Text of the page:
The country is facing a lingering economic crisis that is particularly adversely impacting industrial activities, and there seems to be no respite soon. Large-Scale Manufacturing (LSM) output, which contributed 9.2 percent to GDP (Gross Domestic Product), had registered 11.7 percent growth during the year 2021-22, based on the 2015-16 year benchmark. However, there has been contraction witnessed since the start of the current fiscal year, and the shrinking trend is likely to continue; overall growth being projected to slow down to 7.4 percent by the end of 2022-23.
The automotive industry, a major component of the LSM, has value added as 2.8 percent to total GDP, contributing largely to revenue collection and job creation. Currently, the automotive industry, till recent years a fastest growing industry in the region, is embroiled in many crises including high financing costs, rupee devaluation and global slowdown. As the production and sales of motor vehicles have plummeted, performance of the automotive sector has recorded lowest utilization of installed capacity particularly in production of cars, trucks, buses and light commercial vehicles, to the extent of 30 percent-49 percent on average.
Annual installed capacity of various manufacturers and assemblers for producing all types of vehicles is 500,600 units, whereas annual demand is not more than 300,000. Again, the situation has been complicated due to free availability of imported vehicles, restrictions of the State Bank of Pakistan (SBP) on import of auto parts/kits, and high interest rate. This has resulted in a massive fall in production and sales and there have been challenges for exports too. Sales of motor vehicles dropped to about 53 percent in July, 46percent in August, 50 percent in September and 36 percent in October. Resultantly, three major car makers had closed down their production plants for significant periods each month during August-October.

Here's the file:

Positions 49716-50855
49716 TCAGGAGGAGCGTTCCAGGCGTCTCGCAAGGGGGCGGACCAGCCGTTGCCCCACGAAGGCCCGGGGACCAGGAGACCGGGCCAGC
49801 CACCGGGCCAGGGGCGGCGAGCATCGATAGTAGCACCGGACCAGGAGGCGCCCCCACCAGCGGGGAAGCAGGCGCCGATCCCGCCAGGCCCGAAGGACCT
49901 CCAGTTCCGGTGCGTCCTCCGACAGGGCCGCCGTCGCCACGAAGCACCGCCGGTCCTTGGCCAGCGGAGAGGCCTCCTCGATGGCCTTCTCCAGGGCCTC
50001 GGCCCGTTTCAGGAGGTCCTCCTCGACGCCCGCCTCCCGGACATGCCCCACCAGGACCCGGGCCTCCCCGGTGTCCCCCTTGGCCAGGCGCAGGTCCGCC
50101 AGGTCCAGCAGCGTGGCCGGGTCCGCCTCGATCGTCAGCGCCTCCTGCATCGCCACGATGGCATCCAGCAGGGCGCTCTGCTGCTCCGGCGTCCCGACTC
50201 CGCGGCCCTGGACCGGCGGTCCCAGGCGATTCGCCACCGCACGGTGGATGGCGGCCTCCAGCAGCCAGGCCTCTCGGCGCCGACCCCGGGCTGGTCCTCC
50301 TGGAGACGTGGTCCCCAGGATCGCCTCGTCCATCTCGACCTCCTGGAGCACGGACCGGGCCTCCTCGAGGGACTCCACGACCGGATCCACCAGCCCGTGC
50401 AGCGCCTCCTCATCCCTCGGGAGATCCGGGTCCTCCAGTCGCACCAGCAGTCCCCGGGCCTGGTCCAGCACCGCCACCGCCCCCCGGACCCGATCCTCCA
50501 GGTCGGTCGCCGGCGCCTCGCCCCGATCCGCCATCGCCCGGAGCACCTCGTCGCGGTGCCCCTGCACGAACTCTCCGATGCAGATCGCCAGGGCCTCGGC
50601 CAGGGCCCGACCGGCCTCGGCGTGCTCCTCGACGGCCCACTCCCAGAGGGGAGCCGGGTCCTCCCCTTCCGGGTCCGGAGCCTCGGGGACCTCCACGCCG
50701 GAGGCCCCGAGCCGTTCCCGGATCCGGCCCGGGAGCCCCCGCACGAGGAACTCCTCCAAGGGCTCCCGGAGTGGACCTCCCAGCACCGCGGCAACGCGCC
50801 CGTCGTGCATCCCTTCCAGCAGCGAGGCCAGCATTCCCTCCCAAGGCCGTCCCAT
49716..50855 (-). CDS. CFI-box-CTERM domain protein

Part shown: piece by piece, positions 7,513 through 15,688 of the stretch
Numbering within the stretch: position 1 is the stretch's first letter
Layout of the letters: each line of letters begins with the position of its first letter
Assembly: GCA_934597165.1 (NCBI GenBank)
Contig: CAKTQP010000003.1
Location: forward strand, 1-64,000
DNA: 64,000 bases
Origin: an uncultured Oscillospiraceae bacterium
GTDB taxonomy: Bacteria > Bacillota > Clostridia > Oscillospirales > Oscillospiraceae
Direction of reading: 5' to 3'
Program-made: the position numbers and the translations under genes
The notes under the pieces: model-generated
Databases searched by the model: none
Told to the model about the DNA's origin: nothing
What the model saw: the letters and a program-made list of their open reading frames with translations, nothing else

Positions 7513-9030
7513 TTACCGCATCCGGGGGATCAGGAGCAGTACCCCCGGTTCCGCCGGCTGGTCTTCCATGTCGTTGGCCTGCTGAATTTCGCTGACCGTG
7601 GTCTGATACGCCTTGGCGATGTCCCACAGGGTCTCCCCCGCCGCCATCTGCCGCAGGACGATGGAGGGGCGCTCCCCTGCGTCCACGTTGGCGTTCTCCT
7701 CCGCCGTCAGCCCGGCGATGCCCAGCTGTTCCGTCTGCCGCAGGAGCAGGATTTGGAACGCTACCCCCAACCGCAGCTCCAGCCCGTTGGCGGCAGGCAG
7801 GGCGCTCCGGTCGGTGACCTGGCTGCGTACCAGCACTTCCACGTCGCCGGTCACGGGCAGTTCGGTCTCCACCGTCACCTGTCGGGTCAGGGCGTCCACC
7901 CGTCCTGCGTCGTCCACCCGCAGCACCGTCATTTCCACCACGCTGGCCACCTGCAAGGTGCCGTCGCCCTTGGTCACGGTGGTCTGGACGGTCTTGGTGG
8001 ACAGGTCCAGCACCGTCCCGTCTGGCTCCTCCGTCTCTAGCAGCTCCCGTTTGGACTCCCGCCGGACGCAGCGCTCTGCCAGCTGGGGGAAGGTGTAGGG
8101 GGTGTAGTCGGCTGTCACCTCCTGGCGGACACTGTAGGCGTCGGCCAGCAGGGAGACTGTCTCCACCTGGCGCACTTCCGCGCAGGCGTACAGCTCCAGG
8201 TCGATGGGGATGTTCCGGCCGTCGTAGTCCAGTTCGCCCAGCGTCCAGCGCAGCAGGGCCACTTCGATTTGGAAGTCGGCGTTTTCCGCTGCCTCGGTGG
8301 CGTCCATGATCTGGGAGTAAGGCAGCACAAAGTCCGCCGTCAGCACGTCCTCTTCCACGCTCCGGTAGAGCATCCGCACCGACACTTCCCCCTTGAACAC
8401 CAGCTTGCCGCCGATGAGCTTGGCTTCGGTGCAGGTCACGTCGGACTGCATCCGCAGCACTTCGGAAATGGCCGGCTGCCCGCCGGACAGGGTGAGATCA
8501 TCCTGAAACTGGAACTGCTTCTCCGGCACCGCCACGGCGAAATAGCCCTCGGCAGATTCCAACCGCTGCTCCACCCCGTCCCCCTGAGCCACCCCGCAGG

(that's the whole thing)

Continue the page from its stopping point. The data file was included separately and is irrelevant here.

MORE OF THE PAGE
The market was dominated by the Japanese brands of Toyota, Honda and Suzuki, until the government implemented the Automotive Development Policy 2016-2021 which allowed almost two-dozen motor vehicle manufacturers and assemblers to market their different brands of passenger cars, commercial vehicles and motorcycles. The notable brands are KIA, Hyundai and MG, besides various Chinese makes, who were initially allowed import of CBU (complete built-up) units as per Policy. The government had projected a demand of 350,000 passenger cars and 7,900 light commercial vehicles for 2021, with a 24 percent rise in demand in 2022, which did not work out to be true. Sales of locally assembled cars in the first quarter of current year 2022-23 (July-September 2022) was only 34,472 compared to 68,897 cars sold during the corresponding period of last year. The myopic and flawed automotive industry policy that had no pre-qualification criteria for potential car producers/assemblers, among various factors, resulted in downfall of the automotive subsector.